In 1912, New Mexico entered the United States and shortly elected a Hispanic governor and, a few years later, U.S. senatorBefore that, California had elected Mexican-American state legislators, a Mexican-American state controller and lieutenant governor (who inherited the governorship), and the first Mexican-American congressman, Romualdo Pacheco, who went on to serve as a diplomatic envoy for the United States.

Of course, there have been some Hispanic presidentially appointed cabinet officers in the succession line for president — the highest-ranking (seventh in the succession line) of them having been President George W. Bush’s attorney general, Alberto Gonzalez. Nonetheless, until recent years, few Hispanics have ever jumped off the newspapers' front pages as a politician of real consequence, with the notable exceptions of Rubio, Sandoval, and Martinez.

So, a Puerto Rican-born, Mormon-raised and -educated (Brigham Young University) small-town immigration lawyer from Idaho — Idaho? — surprised the political world when he defeated a popular candidate for Congress in 2010 as a Tea Party-supported Republican.

Raúl L. Labrador, Esq., is his name.

He surprised the political world again in 2014 when he announced his candidacy for the Congress’ and the Republican Party’s Majority Leader of the House, a job vacated by primary-defeated Eric CantorEric Ivan CantorEmbattled Juul seeks allies in Washington GOP faces tough battle to become 'party of health care' 737 crisis tests Boeing's clout in Washington MORE. California Congressman Kevin McCarthyKevin Owen McCarthyAmerica's newest comedy troupe: House GOP Pelosi unveils signature plan to lower drug prices Modernize Congress to make it work for the people MORE, perhaps the most popular congressman in the Republican-controlled House, won the job.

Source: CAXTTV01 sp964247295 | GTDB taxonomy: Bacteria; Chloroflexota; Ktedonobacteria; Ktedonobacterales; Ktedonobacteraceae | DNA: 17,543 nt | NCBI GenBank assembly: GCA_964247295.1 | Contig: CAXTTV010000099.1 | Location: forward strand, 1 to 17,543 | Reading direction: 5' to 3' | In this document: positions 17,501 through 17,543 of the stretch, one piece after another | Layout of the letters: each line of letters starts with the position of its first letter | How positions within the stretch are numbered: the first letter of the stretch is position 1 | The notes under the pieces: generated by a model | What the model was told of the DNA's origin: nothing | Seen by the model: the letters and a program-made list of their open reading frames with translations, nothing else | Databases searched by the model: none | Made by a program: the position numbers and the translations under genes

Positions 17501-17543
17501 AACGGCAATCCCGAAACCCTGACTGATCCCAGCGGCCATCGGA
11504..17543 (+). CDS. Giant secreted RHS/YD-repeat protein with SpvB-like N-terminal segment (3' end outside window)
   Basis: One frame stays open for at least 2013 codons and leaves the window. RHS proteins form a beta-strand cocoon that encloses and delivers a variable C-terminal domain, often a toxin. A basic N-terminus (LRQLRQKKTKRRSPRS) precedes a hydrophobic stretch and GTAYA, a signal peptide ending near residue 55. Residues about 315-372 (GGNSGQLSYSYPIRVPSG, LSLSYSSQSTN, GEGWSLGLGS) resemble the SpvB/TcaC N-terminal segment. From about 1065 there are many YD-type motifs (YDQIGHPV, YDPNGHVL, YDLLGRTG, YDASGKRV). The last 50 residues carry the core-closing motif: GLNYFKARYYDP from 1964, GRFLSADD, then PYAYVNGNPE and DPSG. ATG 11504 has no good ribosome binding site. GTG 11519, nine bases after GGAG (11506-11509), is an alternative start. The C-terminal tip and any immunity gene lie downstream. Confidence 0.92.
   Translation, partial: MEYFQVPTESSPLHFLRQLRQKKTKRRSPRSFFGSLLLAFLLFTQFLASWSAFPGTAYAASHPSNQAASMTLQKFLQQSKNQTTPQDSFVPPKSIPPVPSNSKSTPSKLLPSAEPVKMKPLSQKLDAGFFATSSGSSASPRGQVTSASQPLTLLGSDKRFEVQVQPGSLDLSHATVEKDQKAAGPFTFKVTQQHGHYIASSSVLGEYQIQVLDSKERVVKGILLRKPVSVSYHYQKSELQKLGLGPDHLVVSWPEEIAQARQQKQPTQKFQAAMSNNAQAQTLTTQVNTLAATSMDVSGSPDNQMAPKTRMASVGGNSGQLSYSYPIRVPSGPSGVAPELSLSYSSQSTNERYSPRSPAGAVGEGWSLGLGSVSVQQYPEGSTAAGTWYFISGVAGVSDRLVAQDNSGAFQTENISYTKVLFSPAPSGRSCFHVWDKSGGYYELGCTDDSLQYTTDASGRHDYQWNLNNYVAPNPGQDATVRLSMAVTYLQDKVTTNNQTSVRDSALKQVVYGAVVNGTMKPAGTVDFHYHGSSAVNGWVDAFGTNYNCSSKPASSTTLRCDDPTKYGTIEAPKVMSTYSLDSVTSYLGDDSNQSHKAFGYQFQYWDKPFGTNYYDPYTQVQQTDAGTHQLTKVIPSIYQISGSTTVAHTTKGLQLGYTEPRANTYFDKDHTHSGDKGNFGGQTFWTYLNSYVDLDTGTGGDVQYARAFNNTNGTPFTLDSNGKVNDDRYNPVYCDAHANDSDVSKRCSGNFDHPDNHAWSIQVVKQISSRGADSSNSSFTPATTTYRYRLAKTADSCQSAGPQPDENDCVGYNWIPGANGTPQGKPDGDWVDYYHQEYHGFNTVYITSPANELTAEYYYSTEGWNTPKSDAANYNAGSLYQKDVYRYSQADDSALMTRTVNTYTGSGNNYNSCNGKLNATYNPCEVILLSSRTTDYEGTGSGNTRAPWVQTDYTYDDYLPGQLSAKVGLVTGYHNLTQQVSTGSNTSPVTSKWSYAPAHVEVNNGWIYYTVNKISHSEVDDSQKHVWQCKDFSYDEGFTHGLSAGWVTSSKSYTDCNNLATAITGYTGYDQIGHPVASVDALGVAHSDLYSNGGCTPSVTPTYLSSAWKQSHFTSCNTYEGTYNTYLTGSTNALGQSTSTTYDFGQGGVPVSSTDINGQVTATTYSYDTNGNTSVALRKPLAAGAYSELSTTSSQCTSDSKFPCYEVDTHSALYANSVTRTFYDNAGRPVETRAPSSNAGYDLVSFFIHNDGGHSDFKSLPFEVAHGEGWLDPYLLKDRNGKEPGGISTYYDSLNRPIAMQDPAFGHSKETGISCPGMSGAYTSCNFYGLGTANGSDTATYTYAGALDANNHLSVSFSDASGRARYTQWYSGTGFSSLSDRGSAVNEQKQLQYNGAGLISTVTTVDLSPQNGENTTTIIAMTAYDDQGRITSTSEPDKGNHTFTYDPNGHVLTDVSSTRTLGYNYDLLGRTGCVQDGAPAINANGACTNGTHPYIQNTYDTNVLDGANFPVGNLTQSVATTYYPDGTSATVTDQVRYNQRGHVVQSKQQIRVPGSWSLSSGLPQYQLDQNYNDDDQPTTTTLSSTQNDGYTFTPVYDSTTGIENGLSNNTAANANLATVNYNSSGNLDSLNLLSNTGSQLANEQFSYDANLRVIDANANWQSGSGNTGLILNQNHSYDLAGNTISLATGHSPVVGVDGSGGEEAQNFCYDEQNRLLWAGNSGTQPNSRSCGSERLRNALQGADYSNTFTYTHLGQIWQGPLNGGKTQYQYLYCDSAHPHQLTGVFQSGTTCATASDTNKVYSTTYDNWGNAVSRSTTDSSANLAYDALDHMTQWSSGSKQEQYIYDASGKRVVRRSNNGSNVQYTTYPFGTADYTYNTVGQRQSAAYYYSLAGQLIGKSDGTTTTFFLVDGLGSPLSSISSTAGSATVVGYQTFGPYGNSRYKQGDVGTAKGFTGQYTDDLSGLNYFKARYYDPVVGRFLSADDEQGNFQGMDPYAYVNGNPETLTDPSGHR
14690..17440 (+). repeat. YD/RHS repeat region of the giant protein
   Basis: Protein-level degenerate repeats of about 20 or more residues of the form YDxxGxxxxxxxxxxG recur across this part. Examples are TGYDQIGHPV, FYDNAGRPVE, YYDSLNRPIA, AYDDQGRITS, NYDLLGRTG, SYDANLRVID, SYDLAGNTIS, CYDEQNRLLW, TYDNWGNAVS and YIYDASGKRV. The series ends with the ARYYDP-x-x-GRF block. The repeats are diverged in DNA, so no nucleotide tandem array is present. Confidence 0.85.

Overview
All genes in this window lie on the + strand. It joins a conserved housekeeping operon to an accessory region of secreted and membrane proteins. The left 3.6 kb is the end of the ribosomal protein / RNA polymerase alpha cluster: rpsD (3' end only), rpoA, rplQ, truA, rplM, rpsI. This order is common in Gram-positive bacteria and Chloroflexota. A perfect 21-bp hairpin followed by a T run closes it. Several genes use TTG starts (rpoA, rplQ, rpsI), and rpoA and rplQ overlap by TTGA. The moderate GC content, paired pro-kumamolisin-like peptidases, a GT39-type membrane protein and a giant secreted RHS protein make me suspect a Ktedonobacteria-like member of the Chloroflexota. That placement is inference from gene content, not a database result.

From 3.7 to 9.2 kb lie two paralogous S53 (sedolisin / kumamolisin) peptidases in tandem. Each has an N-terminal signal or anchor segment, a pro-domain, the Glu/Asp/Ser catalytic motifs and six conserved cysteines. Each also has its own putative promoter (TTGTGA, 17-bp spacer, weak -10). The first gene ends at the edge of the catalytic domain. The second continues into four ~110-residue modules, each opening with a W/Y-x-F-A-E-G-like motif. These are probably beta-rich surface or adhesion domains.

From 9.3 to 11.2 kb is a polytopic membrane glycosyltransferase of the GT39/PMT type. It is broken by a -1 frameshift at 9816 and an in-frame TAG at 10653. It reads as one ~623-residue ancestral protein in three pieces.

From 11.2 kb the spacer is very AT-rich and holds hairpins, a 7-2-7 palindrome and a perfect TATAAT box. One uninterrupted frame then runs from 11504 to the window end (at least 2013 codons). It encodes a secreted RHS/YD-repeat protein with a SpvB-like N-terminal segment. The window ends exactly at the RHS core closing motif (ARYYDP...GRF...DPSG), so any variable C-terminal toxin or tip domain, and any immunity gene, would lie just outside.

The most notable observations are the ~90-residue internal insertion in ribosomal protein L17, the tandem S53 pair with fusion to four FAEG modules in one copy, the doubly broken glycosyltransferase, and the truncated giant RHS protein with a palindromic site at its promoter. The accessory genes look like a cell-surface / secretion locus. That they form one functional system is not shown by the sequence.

Labrador lost because there is no conservative cabal large enough to beat the congressional establishment in its own house. For 228 years, Congress has respected length of service and seniority more than any other institution in the Republic.

McCarthy is critical for immigration reform; more than 30 percent of his district is Latino and they helped to elect him to the California state legislature and to Congress.

Labrador has made contributions, too, by being an honest challenger of the establishment; he did not burn his political bridges when he lost the majority leader's race. In fact, he has a has a future outside Congress — possibly being elected as Idaho’s next governor in 2018. He is one of the many Republicans in the House who are retiring or running for higher office in the 2018 midterms.

The difference that sets Labrador aside is that he’s Hispanic, and a Republican Hispanic at that, with solid conservative credentials. He stands an excellent chance of being elected governor.

And, with the departure of Nevada's term-limited governor and fellow Republican Brian Sandoval, the role of America's role-model Hispanic male governor could be filled quite well from across the state line, in Idaho, by Raúl Labrador.  

Raoul Lowery Contreras is the author of “The Armenian Lobby & American Foreign Policy”and “The Mexican Border: Immigration, War and a Trillion Dollars in Trade.” His work has appeared in the New American News Service of the New York Times Syndicate.